Category: Automotive

Just Published! “Triumph Cars”: Tribute to a famous British marque

Just Published! “Triumph Cars”: Tribute to a famous British marque

A True Triumph

We are bowled over by the sheer vol­ume of col­or, beau­ty and depth of pho­tographs in the lat­est and great­est edi­tion of Tri­umph Cars: The Com­plete Sto­ry. Large­ly this was the effort of my co-author Gra­ham Rob­son, but I nev­er expect­ed such a high qual­i­ty treat­ment by the pub­lish­ers. A big, square for­mat, 10×10 inch­es, it’s chock-a-block with lav­ish illus­tra­tions from the first spindly Tri­umph 10/20 of 1923 to the last, badge-engi­neered Tri­umph Acclaim of 1984. There are even appen­dices on Tri­umph-derived cars like the Bond Equipe, Amphicar, Peer­less and Swal­low Doret­ti.…

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1935 Triumph 8C Dolomite: The Big One….Is Back

1935 Triumph 8C Dolomite: The Big One….Is Back

Jonathan Wood, Don­ald Healey’s 8C Tri­umph Dolomite. Wether­by, York­shire: Jonathan Turn­er & Tim Whit­worth, 2017, 300 pages, pro­fuse­ly illus­trat­ed in col­or and b&w, $275. Avail­able from the pub­lish­ers. Writ­ten for The Vin­tage Tri­umph Reg­is­ter.

Donald Healey’s Dolomite

In 1977 I wrote the pre-World War II chap­ters of Tri­umph Cars, now reap­pear­ing in an expand­ed new edi­tion, thanks large­ly to my co-author Gra­ham Rob­son (bla­tant plug, please order).

At the time, though, there was lit­tle to describe about Triumph’s most impres­sive fail­ure, the leg­endary straight-eight Dolomite. The only one built by the fac­to­ry had come to grief (along, almost, with Don­ald Healey) at a rail­way cross­ing on the 1935 Monte Car­lo Ral­lye.…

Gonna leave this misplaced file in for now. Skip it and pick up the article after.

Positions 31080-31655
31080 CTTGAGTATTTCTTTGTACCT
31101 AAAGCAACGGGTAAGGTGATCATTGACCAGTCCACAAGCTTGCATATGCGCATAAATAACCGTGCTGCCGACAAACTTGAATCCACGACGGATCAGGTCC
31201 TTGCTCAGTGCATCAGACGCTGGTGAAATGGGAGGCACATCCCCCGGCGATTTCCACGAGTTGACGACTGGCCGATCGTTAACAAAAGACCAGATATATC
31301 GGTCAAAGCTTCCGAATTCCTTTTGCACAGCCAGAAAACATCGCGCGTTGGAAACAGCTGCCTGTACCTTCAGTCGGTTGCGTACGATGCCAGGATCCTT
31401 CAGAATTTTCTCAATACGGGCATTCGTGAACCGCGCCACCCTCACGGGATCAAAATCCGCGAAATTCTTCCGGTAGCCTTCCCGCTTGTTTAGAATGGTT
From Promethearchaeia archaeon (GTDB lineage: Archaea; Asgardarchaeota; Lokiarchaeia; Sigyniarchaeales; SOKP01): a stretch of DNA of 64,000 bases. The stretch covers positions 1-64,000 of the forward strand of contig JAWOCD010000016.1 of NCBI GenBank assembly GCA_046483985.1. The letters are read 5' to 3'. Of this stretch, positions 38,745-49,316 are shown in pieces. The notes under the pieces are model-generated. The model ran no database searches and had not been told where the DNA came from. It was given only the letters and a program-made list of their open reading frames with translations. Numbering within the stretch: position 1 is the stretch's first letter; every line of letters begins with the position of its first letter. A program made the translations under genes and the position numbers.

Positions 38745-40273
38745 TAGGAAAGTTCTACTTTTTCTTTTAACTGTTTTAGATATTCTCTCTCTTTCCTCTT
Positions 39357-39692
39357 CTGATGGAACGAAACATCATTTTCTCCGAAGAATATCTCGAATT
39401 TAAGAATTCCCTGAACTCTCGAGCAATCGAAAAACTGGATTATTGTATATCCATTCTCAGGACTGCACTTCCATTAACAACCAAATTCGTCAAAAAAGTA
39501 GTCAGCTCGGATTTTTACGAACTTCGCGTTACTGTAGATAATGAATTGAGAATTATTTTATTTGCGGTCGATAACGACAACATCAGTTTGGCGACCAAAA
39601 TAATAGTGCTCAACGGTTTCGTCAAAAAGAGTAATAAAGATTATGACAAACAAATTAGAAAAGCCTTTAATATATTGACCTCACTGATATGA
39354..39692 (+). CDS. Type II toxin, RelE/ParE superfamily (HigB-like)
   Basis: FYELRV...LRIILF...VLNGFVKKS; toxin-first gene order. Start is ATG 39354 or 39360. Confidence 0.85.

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Should this have been the “Step-down” Hudson?

Should this have been the “Step-down” Hudson?

Read­er Brent Hinde writes about my Hud­son book, The Clas­sic Post­war Years (1977, reprint­ed 1993). Very kind of him, since it’s the first men­tion of that book in decades.

Recent­ly at an estate sale I picked up the book and found it an excel­lent read. On page 38 is a ter­rif­ic sketch of a car that should have been built, rather than the design man­age­ment chose. My ques­tion is: Who drew that sketch? Are there more draw­ings like that in exis­tence? It would make a great guide for a project car.

1948 Hud­son: dra­mat­ic low­ness was achieved by sink­ing the floor with­in the frame rails.…

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